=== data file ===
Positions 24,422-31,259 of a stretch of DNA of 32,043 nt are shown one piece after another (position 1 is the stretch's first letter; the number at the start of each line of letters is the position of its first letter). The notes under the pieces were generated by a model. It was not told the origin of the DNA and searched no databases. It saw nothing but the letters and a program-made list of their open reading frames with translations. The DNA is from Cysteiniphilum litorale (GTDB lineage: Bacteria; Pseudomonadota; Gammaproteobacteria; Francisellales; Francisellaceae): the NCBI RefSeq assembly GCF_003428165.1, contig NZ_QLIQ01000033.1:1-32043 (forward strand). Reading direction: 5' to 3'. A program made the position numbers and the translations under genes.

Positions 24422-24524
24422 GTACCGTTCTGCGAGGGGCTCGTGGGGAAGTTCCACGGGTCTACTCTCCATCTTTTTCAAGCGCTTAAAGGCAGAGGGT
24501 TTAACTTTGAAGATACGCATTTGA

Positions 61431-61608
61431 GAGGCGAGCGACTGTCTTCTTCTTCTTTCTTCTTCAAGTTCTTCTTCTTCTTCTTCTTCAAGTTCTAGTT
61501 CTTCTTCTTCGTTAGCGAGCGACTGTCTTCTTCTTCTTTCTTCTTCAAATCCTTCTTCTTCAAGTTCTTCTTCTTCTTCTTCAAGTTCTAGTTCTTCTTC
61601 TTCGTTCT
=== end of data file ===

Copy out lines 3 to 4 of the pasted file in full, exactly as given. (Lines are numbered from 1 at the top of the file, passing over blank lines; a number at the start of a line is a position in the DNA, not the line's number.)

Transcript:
24422 GTACCGTTCTGCGAGGGGCTCGTGGGGAAGTTCCACGGGTCTACTCTCCATCTTTTTCAAGCGCTTAAAGGCAGAGGGT
24501 TTAACTTTGAAGATACGCATTTGA